In his U.S. premiere of Le Cargo, Linyekula begins sitting on a carved stool, his small frame doubled, his knees knocked together. “I am a storyteller,” he says, “but I’m not here to tell stories, I’m here to dance.” Which isn’t entirely true, because he immediately begins to tell the story of how he lost his dance and went back to his childhood village to find it, touching on deeper themes of the meaning and value of story and dance (one tangible value being the money he could send home), as well as the effects of the "war, conflict, war, conflict" that has so deeply torn his country. His core body doesn’t move, but his arms rise and fall, his splayed fingers fluttering, grasping, and tapping at the air. And the story is captivating. Quite frankly, I could listen to Linyekula talk for hours, there is such beauty in his cadence, his words, and his tone.
But then he begins to dance. And sing. And it’s equally spare, unpretentious, and free—his fingers still fluttering—continuing his story through movement where his words end.
At one point, he dances in a small circle of lights sitting on the floor. As he glows golden in their luminance, the lights cast giant shadows on the walls, each dancing with him but at slightly different angles, creating the ritual dancers he never got to witness as a child but sought out as an adult.
During Nora Chipaumire's artist’s talk, she spoke about her desire to explore the shadow and darkness, which she identified as a color, that has long been attached to Africa by Westerners. She did so through cloaking her show in a darkness that was equally impenetrable, which made her performance inaccessible for a lot of us (although Robert Tyree and Rebecca Jacobson at WW perservered through the darkness). Linyekula, too, talks about the impenetrability of the African jungle (the train tracks to his hometown had to be cleared with machete), and he too dances with shadow and darkness that hinge on the conflicts and oppression of his homeland, but he does so in a way that illuminates the darkness while also embracing the shadow. It is certainly a more narrative, traditional performance, and thus somewhat unfair to compare because it is less challenging, but it moved me in a way that Chipaumire’s didn’t (which I acknowledge isn't the sole goal of art).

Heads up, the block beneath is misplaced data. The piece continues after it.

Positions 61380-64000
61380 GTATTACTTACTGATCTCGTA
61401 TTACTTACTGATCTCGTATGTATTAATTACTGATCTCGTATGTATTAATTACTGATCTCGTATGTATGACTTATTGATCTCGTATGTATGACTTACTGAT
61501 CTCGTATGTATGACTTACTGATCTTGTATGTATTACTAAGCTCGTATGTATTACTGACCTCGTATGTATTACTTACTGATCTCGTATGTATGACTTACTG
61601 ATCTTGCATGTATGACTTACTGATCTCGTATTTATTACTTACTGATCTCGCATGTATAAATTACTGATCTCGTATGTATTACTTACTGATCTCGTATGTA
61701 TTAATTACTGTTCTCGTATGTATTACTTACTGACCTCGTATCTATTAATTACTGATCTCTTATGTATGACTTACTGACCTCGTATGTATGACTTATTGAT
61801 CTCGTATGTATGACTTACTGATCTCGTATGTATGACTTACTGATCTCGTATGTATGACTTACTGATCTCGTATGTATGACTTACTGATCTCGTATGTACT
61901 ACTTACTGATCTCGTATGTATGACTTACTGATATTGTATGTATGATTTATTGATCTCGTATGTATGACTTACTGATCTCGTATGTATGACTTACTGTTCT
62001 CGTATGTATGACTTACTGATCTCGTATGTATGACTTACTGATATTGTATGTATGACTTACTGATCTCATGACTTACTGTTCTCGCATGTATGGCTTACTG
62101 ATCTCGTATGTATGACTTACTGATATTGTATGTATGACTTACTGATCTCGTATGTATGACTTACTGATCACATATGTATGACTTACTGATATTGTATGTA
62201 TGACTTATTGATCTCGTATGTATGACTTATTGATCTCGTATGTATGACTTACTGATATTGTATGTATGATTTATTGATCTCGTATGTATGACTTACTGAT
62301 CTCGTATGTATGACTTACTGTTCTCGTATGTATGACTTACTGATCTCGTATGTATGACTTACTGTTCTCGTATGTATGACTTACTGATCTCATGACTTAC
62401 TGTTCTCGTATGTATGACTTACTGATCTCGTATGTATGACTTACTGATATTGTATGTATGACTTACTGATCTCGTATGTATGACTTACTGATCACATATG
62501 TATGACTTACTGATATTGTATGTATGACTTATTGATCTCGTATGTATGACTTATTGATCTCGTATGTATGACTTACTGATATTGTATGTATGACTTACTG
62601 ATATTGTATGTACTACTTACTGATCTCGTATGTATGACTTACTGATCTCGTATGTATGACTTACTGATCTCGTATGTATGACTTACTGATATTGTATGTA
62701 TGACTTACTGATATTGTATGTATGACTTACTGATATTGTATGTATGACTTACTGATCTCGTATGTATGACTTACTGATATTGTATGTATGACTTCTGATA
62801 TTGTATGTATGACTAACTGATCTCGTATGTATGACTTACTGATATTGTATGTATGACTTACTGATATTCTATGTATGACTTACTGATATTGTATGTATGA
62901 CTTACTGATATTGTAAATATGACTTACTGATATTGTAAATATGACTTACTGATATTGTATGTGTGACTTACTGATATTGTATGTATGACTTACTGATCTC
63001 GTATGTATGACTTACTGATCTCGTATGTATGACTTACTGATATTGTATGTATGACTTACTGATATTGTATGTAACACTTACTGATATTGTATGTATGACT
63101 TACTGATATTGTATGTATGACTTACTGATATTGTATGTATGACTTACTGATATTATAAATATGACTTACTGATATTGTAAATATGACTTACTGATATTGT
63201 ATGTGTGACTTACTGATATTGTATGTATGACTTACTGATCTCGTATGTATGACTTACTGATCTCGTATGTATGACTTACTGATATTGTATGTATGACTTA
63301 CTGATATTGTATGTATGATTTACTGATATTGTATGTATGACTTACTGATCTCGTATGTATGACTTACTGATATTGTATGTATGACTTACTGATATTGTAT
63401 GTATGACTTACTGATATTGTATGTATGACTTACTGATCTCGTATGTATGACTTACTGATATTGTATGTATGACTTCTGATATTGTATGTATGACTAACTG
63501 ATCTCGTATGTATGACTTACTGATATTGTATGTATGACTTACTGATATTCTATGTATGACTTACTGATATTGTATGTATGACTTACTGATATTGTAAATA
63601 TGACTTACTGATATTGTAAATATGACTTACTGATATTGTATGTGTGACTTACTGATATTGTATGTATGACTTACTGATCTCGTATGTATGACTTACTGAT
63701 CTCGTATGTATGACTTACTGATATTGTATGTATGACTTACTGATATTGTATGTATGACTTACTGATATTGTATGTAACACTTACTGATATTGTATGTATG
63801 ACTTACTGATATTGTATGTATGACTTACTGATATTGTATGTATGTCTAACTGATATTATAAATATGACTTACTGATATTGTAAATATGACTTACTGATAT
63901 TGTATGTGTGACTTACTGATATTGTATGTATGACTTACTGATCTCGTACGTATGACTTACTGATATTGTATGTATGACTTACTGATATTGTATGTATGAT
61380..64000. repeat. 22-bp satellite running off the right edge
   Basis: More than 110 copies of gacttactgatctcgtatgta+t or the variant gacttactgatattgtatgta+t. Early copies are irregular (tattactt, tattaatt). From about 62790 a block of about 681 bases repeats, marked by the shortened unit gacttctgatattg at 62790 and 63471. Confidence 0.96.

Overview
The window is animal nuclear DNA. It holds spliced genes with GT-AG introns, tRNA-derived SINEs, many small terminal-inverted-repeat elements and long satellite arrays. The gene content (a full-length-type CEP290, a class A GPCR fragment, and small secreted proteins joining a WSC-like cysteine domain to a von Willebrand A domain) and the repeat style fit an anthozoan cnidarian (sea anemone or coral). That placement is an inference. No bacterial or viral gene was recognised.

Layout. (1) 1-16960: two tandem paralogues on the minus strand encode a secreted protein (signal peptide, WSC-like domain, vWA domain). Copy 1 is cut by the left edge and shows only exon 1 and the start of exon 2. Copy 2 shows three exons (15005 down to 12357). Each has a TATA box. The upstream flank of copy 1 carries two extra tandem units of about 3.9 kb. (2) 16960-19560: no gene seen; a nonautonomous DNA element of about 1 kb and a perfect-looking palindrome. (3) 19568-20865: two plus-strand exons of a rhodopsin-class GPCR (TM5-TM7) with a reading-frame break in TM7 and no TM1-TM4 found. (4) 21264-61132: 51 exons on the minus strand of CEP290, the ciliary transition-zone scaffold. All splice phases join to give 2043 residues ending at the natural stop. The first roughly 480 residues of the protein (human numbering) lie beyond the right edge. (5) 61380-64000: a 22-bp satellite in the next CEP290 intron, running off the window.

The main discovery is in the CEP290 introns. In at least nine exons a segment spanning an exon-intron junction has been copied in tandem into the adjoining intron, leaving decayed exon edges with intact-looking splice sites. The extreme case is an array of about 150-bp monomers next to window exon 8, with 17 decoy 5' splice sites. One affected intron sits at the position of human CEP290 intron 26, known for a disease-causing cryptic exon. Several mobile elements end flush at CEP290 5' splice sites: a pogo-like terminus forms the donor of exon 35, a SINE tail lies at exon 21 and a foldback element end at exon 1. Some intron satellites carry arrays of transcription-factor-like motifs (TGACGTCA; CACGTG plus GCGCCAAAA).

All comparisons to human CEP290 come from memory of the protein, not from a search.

Similarly, his story and dance served as an interesting bookend to Miguel Gutierrez’s story and dance (read our review). Both, along with Laurie Anderson tomorrow night, fit one of the themes artistic director Angela Mattox is seeking to address: the singular artist’s point of view. Gutierrez tried to create a sense of authenticity by inviting the audience on stage, making his story seem off the cuff and unscripted, and lampooning the requirements of festivals, critics, and viewers that art have “meaning”—all the while giving his piece all the trappings of contemporary performance art—yet for me it felt like an artifice that distanced us more than drawing us in. Beyond saying hello to the audience at the beginning, Linyekula made no such pretense to deconstruct the theater he was sitting in, yet his piece and the questions it raised about the value of art and dance had a raw authenticity that we couldn’t help but diving into.
It’s always nice to be reminded that sometimes the simple but heartfelt and well executed is all we need.
The final performance of Le Cargo is tonight at the Winningstad Theater at 6:30pm.